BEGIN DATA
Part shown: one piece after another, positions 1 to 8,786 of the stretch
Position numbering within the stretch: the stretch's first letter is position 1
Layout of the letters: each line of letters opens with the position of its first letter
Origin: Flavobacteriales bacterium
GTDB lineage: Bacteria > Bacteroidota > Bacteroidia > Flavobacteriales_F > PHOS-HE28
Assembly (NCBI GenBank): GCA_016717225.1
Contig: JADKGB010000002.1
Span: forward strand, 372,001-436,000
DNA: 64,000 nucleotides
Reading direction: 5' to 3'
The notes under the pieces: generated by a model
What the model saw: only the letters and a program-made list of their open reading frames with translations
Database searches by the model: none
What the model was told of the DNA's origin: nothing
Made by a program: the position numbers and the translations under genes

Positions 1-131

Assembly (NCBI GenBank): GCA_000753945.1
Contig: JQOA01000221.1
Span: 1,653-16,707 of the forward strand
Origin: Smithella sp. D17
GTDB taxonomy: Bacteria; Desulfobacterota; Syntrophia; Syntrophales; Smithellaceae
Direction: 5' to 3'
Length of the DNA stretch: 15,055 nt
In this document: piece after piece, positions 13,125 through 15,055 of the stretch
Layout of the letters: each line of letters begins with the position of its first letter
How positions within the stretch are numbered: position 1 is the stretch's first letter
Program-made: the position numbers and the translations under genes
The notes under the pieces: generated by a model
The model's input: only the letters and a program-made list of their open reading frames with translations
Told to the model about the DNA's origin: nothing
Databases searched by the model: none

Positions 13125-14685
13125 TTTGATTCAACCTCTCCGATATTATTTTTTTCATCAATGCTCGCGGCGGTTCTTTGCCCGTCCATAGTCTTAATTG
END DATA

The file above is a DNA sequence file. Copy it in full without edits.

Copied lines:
Part shown: one piece after another, positions 1 to 8,786 of the stretch
Position numbering within the stretch: the stretch's first letter is position 1
Layout of the letters: each line of letters opens with the position of its first letter
Origin: Flavobacteriales bacterium
GTDB lineage: Bacteria > Bacteroidota > Bacteroidia > Flavobacteriales_F > PHOS-HE28
Assembly (NCBI GenBank): GCA_016717225.1
Contig: JADKGB010000002.1
Span: forward strand, 372,001-436,000
DNA: 64,000 nucleotides
Reading direction: 5' to 3'
The notes under the pieces: generated by a model
What the model saw: only the letters and a program-made list of their open reading frames with translations
Database searches by the model: none
What the model was told of the DNA's origin: nothing
Made by a program: the position numbers and the translations under genes

Positions 1-131

Assembly (NCBI GenBank): GCA_000753945.1
Contig: JQOA01000221.1
Span: 1,653-16,707 of the forward strand
Origin: Smithella sp. D17
GTDB taxonomy: Bacteria; Desulfobacterota; Syntrophia; Syntrophales; Smithellaceae
Direction: 5' to 3'
Length of the DNA stretch: 15,055 nt
In this document: piece after piece, positions 13,125 through 15,055 of the stretch
Layout of the letters: each line of letters begins with the position of its first letter
How positions within the stretch are numbered: position 1 is the stretch's first letter
Program-made: the position numbers and the translations under genes
The notes under the pieces: generated by a model
The model's input: only the letters and a program-made list of their open reading frames with translations
Told to the model about the DNA's origin: nothing
Databases searched by the model: none

Positions 13125-14685
13125 TTTGATTCAACCTCTCCGATATTATTTTTTTCATCAATGCTCGCGGCGGTTCTTTGCCCGTCCATAGTCTTAATTG